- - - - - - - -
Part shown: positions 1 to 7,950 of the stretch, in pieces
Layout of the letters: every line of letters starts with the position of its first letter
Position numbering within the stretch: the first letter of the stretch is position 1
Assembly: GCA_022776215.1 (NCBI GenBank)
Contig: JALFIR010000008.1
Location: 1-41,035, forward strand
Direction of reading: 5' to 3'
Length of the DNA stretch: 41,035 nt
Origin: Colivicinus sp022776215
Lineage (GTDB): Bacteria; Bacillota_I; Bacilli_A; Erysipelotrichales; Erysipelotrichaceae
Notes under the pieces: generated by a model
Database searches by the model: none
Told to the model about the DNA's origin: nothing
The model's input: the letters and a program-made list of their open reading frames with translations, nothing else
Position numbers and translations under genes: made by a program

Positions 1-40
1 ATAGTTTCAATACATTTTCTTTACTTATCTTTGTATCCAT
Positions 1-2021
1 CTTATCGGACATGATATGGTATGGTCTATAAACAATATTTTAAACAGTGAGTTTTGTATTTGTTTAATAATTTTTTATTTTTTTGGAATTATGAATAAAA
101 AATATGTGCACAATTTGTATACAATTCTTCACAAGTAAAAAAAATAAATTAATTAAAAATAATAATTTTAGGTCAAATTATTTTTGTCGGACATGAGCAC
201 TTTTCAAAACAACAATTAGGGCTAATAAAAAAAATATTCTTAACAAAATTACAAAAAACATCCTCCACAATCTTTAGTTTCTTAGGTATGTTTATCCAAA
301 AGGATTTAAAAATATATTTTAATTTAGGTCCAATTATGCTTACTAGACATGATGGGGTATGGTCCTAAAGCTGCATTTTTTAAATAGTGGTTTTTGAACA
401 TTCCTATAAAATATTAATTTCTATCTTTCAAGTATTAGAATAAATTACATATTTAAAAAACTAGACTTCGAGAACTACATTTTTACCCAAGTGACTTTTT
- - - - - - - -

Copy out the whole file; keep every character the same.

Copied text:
Part shown: positions 1 to 7,950 of the stretch, in pieces
Layout of the letters: every line of letters starts with the position of its first letter
Position numbering within the stretch: the first letter of the stretch is position 1
Assembly: GCA_022776215.1 (NCBI GenBank)
Contig: JALFIR010000008.1
Location: 1-41,035, forward strand
Direction of reading: 5' to 3'
Length of the DNA stretch: 41,035 nt
Origin: Colivicinus sp022776215
Lineage (GTDB): Bacteria; Bacillota_I; Bacilli_A; Erysipelotrichales; Erysipelotrichaceae
Notes under the pieces: generated by a model
Database searches by the model: none
Told to the model about the DNA's origin: nothing
The model's input: the letters and a program-made list of their open reading frames with translations, nothing else
Position numbers and translations under genes: made by a program

Positions 1-40
1 ATAGTTTCAATACATTTTCTTTACTTATCTTTGTATCCAT
Positions 1-2021
1 CTTATCGGACATGATATGGTATGGTCTATAAACAATATTTTAAACAGTGAGTTTTGTATTTGTTTAATAATTTTTTATTTTTTTGGAATTATGAATAAAA
101 AATATGTGCACAATTTGTATACAATTCTTCACAAGTAAAAAAAATAAATTAATTAAAAATAATAATTTTAGGTCAAATTATTTTTGTCGGACATGAGCAC
201 TTTTCAAAACAACAATTAGGGCTAATAAAAAAAATATTCTTAACAAAATTACAAAAAACATCCTCCACAATCTTTAGTTTCTTAGGTATGTTTATCCAAA
301 AGGATTTAAAAATATATTTTAATTTAGGTCCAATTATGCTTACTAGACATGATGGGGTATGGTCCTAAAGCTGCATTTTTTAAATAGTGGTTTTTGAACA
401 TTCCTATAAAATATTAATTTCTATCTTTCAAGTATTAGAATAAATTACATATTTAAAAAACTAGACTTCGAGAACTACATTTTTACCCAAGTGACTTTTT